Smoke from Western wildfires is harming air quality on the East Coast


The Statue of Liberty sits behind a cloud of haze on July 20, 2021 in New York City.

Spencer Platt | Getty Images

SANTA MONICA, Calif. — Wildfire smoke from Canada and the U.S. West spread across the continent this week, creating haze-filled skies and unhealthy air quality as far away as New York, New Jersey and Pennsylvania.

In recent days, more than 80 wildfires have burned nearly 1.3 million acres in the West, which is experiencing a historic climate change-fueled drought that has triggered dangerously arid conditions, according to data from the National Interagency Fire Center.

In southern Oregon, the Bootleg Fire, the season’s largest blaze, has burned nearly 400,000 acres and has become so intense that it’s generating enough heat and energy to change the weather.

The government of British Columbia declared a state of emergency after blazes caused dozens of evacuation orders. The region is experiencing 295 active wildfires, with 15 igniting in the past two days, according to government data.

The smoke and ash from the wildfires was carried by the jet stream and cross-continental winds, triggering health alerts thousands of miles away, including the Upper Midwest and the Northeast, the National Weather Service said.

Northerly winds transported wildfire smoke from north of the Canadian border to Minnesota, prompting officials in the state to issue an air-quality alert.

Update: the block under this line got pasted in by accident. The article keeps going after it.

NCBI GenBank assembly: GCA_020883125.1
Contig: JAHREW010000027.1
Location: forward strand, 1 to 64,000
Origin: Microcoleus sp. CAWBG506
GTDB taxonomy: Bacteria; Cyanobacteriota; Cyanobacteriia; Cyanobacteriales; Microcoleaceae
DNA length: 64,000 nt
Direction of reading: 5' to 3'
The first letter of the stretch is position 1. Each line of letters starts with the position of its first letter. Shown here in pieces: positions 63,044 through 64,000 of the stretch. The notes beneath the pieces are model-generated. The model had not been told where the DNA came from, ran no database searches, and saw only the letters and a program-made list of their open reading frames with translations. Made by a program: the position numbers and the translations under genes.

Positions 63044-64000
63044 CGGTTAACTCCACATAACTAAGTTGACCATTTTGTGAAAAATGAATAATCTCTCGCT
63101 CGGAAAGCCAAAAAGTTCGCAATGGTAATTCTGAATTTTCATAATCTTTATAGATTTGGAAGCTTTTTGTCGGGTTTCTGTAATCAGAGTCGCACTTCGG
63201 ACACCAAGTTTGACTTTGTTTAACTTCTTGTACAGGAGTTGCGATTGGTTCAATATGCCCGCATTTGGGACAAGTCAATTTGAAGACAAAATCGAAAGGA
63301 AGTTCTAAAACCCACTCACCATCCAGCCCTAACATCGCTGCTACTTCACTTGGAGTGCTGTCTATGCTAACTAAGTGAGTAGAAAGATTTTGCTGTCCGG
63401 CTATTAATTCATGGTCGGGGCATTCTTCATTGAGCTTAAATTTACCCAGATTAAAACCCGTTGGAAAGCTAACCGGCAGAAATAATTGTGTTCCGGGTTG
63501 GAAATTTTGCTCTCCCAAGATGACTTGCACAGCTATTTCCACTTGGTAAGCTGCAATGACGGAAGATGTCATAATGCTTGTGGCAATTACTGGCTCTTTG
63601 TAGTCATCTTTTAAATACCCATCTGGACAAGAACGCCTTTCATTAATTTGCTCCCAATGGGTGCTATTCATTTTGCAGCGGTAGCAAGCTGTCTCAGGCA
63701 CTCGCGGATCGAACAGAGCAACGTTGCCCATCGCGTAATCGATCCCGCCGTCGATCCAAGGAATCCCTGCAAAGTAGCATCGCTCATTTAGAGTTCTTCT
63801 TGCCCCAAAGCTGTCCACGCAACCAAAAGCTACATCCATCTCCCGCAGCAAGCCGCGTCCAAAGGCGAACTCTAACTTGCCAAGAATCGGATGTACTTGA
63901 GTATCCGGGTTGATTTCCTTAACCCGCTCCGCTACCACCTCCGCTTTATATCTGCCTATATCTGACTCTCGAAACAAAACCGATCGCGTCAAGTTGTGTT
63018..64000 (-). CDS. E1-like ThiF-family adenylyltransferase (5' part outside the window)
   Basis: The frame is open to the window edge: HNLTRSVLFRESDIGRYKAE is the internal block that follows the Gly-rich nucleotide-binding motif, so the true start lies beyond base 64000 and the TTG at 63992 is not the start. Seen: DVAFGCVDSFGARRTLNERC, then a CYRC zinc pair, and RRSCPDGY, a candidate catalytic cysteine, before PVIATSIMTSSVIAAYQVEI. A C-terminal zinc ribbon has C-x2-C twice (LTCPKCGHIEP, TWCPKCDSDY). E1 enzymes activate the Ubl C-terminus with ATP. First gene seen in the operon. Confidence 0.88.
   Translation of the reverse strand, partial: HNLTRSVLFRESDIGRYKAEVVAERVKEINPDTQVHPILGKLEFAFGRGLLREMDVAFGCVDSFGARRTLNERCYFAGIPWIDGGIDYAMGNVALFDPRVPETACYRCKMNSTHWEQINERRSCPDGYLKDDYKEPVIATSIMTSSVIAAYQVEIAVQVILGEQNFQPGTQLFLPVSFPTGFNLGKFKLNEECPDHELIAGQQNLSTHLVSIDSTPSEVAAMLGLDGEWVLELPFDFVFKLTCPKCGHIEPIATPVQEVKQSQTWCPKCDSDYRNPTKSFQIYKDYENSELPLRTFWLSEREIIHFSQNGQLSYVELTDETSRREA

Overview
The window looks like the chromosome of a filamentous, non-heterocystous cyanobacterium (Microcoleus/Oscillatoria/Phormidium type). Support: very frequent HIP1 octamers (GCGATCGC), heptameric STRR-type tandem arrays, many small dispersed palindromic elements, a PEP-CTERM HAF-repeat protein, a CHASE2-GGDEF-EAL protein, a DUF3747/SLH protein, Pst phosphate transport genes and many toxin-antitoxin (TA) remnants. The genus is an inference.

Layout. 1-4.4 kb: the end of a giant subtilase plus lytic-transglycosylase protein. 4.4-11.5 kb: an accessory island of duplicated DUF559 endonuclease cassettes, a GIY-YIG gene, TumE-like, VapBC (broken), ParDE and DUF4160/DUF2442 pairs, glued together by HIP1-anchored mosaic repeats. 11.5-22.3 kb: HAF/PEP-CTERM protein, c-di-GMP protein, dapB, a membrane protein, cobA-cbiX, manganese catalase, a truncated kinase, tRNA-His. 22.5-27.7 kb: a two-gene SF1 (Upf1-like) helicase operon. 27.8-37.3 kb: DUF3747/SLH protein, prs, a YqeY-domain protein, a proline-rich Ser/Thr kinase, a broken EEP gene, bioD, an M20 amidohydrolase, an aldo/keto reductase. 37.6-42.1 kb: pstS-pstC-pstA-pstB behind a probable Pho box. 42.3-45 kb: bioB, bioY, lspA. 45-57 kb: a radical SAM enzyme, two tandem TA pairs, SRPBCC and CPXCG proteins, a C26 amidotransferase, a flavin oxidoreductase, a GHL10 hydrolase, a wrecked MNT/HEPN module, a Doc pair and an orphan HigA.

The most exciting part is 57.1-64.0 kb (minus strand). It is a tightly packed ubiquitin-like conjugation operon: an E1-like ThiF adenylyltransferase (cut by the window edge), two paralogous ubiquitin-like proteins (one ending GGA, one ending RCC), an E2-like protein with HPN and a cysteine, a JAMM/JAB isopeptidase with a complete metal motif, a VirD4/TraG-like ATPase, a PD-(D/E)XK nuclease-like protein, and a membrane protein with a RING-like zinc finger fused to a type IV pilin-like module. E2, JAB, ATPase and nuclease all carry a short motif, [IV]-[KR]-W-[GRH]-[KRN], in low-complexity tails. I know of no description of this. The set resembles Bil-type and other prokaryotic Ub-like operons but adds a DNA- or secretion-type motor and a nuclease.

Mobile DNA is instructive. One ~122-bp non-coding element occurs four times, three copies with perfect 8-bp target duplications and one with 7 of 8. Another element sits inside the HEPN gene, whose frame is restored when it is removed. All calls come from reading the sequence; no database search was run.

In New York, a thick haze covered Manhattan’s skyline, and the air quality index for fine particulate matter reached an unhealthy range well above the threshold of 100 after winds blew smoke from states like California, Oregon and Montana.

Other cities including Philadelphia and Boston also experienced AQI readings above 150, a level that is considered unhealthy for all people and significantly above exposure recommendations from the World Health Organization. Those cities, along with Washington and Baltimore, are under air quality alerts.

More than three-fourths of the West is in severe drought, according to the U.S. Drought Monitor, and climate change has created hotter and drier conditions that spur more intense and frequent wildfires.

While it’s not unprecedented for Western wildfire smoke to travel long distances, it typically doesn’t do so until later in the summer and fall. The smoke also usually remains at high levels in the atmosphere and doesn’t affect air quality at lower levels.

Health officials have suggested that people in areas with especially poor air quality should wear filtered masks and avoid strenuous exercise outdoors.


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